The Dirty South
Set in Brixton, 20 years after the race riots, The Dirty South follows the adventures of Bricky teenager Dennis Huggins as he drifts into the easy, dangerous life of the shotta - or drug dealer - and discovers that, hard as the struggle for respect on the streets is, the struggle for love is harder still.
Serpent’s Tail UK
Edizioni Spartaco Italy
Film option - Heroes film.
'The plot moves quickly, and even though the story is clearly location specific, race seems light years from the agenda. Instead, the author seems keen to detail an urban blight that could affect anyone, from any city. The power of love is evident in every grimy chapter, whether at home or on the streets. Many of the novel's relationships are strong and true. Wheatle is a sharp-eyed observer of the modes of behaviour and language that make up his fictional world. As such, he can't help but fill every page with hard-boiled authenticity. Clever links with previous works mean that former characters are either referred to, or turn up in unexpected cameos, making The Dirty South a welcome treat for fans of his oeuvre.'
Courttia Newland, Guardian
'This is a thoughtful novel. Part love story, part social commentary. Wheatle depicts a much-changed Brixton to that of his earlier novel East of Acre Lane. Where once the soundtrack was reggae now lives are lived to a hip-hop beat. Where Rastafarianism was once the religion of rebellion now black Muslims attempt to claim that mantle. But as Wheatle skilfully shows, for a variety of reasons, the options for young black men are as limited as ever.'
'Wheatle is a man with a mission. He believes that truth has to be articulated. Good stuff.'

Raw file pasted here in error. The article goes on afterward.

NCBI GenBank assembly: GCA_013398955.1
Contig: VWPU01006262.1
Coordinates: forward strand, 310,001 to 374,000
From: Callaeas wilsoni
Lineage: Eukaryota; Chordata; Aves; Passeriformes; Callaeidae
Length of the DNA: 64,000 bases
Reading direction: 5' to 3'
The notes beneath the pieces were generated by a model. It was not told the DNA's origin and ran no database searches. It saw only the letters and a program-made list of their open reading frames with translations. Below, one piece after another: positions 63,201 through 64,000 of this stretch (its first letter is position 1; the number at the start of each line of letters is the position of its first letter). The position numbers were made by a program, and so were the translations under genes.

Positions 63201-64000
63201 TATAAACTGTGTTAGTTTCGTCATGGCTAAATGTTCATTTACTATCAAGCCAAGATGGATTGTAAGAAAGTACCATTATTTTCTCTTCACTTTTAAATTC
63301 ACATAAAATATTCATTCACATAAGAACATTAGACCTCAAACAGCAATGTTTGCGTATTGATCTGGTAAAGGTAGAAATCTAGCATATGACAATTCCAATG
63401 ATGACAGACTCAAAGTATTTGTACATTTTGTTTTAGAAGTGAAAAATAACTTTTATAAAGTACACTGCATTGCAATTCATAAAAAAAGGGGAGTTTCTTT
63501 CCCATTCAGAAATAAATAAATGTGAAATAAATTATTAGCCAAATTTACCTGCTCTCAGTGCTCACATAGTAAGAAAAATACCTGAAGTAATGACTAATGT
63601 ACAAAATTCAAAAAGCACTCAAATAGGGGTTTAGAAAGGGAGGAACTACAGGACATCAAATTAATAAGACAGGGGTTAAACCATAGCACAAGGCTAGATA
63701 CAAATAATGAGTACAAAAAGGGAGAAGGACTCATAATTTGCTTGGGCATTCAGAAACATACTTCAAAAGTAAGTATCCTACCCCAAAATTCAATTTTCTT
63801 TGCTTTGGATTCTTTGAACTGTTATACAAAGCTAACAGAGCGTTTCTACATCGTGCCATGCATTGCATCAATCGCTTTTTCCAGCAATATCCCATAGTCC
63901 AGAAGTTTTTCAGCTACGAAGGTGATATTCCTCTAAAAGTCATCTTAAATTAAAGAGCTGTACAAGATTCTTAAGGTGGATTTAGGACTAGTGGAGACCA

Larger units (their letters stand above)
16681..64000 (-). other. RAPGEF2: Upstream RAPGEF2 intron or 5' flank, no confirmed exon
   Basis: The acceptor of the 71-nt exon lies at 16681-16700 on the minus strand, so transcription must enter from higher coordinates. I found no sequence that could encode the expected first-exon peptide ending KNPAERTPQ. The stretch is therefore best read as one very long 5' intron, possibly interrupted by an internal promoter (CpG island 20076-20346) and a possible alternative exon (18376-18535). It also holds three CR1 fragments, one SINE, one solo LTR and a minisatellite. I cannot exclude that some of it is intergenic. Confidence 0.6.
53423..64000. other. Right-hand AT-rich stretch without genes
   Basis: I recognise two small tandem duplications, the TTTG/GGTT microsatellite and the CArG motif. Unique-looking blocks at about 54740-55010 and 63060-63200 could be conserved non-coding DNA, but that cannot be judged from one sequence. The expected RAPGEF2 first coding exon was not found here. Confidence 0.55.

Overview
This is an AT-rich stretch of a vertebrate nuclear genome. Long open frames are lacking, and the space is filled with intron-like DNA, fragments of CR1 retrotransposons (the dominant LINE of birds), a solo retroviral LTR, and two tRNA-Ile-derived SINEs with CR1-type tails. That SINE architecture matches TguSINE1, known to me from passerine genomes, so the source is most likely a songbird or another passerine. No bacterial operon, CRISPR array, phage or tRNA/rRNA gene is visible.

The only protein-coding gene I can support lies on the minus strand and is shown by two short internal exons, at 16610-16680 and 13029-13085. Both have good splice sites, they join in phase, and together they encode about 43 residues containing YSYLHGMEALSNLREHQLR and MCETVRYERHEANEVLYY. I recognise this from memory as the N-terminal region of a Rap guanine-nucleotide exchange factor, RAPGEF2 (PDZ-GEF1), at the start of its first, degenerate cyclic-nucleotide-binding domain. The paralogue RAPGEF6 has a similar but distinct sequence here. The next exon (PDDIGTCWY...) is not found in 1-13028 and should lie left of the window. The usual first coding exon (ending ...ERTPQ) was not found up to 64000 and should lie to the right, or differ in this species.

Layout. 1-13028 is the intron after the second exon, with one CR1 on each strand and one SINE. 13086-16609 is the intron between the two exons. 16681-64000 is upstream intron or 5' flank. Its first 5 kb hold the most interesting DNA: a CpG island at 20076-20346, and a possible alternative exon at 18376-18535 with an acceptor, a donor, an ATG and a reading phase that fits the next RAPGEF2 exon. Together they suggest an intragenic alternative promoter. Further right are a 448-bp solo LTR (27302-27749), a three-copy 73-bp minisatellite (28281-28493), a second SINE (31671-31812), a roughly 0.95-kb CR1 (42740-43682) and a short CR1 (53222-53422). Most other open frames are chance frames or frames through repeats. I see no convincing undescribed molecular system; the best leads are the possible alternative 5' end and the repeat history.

'Authentic, witty and gritty'
'Wheatle has written a compelling novel that does not disappoint. It highlights the temptations of thug life on offer for young black men growing up in Brixton, and disaffected youth culture, as well as engaging with issues of our times.'
'The Dirty South has many points to make about the black urban youth experience in Britain, but it makes them without bitter recrimination. It’s told with wit, verve and style… I laughed far more than I cried. But I did cry too. Like Shane Meadows in the film world, Wheatle shows that every life has moments of beauty – even lives right at the bottom of the pile. There’s also a deep understanding of the social milieu at work, and although the book is written in a casual style, with patois and slang dialogue, themes of alienation, lack of opportunity, failing education, family cohesion and social history are crafted seamlessly in.'
The Book Bag (Five star review)
'Brilliant... Often brutal but always compassionate, a galvanizing piece of work by someone who obviously knows these mean streets.'
'Wheatle has the ability to describe Brixton and its transformations with a clear, lively and ironic style, which raises his works over so much literature… THE DIRTY SOUTH and EAST OF ACRE LANE are dynamic texts impregnated with strong evocative power, building to real insight into the life of the neighbourhood.'
Il Fatto Quotidiano